There was a tiny coin, with a wren on the reverse, called a farthing. This was worth one quarter of an old penny. With a farthing you could buy a single aniseed ball at a sweet shop. The coin was demonetised in 1960. My favourite barley sugar twists – with or without a chocolate centre – were far more pricey at 2d or 3d. Sweets or chocolate were usually bought by the ‘quarter’; a quarter pound block of Cadbury’s milk chocolate was 6d. There were only a very few old true silver 3d and 6d coins in circulation which could safely be added to Christmas puddings. These had almost entirely been replaced by brass hexagonal 3d pieces and cupro-nickel 6d pieces, during the war I imagine. One of these weekly would be a modest amount of pocket-money for a young child; the more affluent parents might give a whole shilling (12d or 5p). What else could you buy? There was Fry’s lemonade made in Brighton and sold in returnable bottles with a hard internal ceramic screw top; my father could just remember Codd bottles with marbles in them but they were long gone by my day. Ice-cream cones or wafers were 2d or 3d. There was local ice cream in Eastbourne made by a company with little imagination called ‘Cream Ice’ but only in vanilla and strawberry flavours. I loved playing the penny slot machines on Eastbourne Pier, where I often showed a small profit. The height of my ambition was to find a machine that ‘paid-out’ pennies wherever the little silver ball-bearing ended up. Later, when I walked to my junior school I invested 4d each week on a copy of the comic ‘Eagle’. I still recall the exciting adventures of ‘Dan Dare – Pilot of the Future’, his batman Digby, and their deadly enemy the mighty Mekon and his treens. In the centre of the Eagle were intricate drawings of technical subjects such as steam trains and jet engines. I cut them out and pinned them up on my bedroom walls. Actually, as those who know my study wall will testify, my preferences haven’t changed much in 60 years.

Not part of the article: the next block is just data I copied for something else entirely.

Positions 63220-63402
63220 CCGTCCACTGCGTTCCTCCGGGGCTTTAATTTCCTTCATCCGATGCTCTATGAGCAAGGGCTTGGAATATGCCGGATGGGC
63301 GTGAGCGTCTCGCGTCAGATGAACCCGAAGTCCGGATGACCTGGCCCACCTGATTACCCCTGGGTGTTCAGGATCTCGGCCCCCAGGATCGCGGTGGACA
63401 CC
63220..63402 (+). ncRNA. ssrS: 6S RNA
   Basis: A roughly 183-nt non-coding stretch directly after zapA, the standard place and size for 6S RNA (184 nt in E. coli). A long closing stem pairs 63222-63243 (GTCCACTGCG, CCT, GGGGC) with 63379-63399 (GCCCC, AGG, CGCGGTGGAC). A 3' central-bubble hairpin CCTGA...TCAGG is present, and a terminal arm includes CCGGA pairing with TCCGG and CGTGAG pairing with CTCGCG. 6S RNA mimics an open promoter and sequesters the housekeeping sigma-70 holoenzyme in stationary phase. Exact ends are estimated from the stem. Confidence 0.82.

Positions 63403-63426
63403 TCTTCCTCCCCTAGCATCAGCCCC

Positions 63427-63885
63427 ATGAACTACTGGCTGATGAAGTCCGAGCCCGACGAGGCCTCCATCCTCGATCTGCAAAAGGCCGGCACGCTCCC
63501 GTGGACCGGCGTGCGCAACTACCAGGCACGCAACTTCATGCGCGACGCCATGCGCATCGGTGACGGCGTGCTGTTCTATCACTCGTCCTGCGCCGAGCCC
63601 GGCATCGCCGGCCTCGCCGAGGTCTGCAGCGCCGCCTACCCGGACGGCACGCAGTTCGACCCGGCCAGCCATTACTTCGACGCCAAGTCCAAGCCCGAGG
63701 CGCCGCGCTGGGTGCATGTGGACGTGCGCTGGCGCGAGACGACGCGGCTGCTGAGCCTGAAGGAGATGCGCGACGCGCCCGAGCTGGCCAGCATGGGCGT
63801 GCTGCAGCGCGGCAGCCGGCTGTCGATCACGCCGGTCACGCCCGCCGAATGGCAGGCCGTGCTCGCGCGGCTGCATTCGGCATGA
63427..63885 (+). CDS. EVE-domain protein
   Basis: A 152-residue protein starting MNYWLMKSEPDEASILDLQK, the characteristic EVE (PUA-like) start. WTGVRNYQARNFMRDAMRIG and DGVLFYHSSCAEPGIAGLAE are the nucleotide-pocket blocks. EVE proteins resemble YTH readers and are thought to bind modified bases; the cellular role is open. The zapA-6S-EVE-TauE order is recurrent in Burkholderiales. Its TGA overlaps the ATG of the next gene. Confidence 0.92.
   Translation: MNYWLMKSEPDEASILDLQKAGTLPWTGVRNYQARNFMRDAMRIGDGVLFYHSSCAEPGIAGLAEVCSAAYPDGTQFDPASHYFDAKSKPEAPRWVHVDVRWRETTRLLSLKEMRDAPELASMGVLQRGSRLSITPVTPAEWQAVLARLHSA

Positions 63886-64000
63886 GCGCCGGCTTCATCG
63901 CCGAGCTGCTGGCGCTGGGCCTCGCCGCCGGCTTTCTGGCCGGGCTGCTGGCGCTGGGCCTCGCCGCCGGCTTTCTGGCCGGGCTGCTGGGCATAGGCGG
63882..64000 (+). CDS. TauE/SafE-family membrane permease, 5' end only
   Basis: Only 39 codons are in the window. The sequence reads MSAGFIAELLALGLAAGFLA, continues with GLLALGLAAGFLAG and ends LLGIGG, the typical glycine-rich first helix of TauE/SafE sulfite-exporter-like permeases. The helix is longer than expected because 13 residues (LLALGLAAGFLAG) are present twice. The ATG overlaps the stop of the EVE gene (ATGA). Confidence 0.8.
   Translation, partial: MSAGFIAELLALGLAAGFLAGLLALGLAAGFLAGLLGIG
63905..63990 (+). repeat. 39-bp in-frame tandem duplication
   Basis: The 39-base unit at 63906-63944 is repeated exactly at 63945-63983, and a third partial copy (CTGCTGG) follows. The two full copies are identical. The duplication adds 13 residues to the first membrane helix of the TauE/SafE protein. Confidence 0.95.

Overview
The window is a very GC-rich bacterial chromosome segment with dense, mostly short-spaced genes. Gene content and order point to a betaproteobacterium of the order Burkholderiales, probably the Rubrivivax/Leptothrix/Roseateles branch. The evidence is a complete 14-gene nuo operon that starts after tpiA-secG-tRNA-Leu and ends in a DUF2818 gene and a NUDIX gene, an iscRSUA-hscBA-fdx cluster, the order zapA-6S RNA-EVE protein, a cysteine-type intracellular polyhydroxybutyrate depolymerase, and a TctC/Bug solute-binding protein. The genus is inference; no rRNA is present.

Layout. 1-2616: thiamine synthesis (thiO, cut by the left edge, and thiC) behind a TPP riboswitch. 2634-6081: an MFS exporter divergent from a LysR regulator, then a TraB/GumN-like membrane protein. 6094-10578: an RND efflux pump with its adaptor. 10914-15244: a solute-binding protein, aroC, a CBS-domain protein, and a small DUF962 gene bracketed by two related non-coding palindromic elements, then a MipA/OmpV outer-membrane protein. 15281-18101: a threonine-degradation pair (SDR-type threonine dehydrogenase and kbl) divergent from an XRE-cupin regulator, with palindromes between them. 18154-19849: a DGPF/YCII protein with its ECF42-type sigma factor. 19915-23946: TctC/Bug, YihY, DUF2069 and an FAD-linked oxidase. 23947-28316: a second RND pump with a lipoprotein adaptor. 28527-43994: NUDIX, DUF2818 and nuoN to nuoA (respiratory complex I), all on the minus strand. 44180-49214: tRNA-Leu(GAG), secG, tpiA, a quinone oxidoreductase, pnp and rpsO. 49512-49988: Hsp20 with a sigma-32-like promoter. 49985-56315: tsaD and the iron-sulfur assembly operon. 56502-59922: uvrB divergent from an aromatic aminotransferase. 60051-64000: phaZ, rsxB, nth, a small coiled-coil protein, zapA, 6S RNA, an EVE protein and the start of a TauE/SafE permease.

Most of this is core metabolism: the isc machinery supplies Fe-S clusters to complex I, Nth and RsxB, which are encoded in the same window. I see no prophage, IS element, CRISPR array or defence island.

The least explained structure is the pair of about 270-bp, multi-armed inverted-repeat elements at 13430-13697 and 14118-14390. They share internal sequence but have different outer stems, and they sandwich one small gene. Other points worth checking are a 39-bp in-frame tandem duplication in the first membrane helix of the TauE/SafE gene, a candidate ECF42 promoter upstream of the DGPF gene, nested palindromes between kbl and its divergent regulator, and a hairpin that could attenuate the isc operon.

I have some photographs that date from this era. On one exciting day the Duke of Edinburgh visited Eastbourne in the first helicopter I had ever seen. Connected with this visit was the visit of a sea-plane, which somehow contrived to crash on arrival. This, by our standards, was an episode of great drama. I was, of course, photographed by the wreckage (see my earlier post). I am in the fortunate position of being able to date this picture accurately. My mother and father preserved a number of my old school exercise books. One of these dates from my last year at Bourne Infants and from this I can be quite certain that the plane crash occurred on June 7th 1955, and that 10 men were injured. It really must have been a most exciting day since apparently I saw frogmen explore the wreckage, and also a regimental mascot goat. Things have been a bit down-hill since then.

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2 thoughts on “The past is another country.

  1. Are you sure about washing up liquid? I can remember our family using it in the 1950’s. Fairy Liquid, was available from 1950, according to that unattributed poedia beginning with a W.

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    1. No, with due deference to Wiki, I believe that the first washing-up liquid on the UK market was Squezy in 1959. Do you recall ‘easy peasy lemon Squezy’? I think it was Unilever’s but what happened to it I can’t say.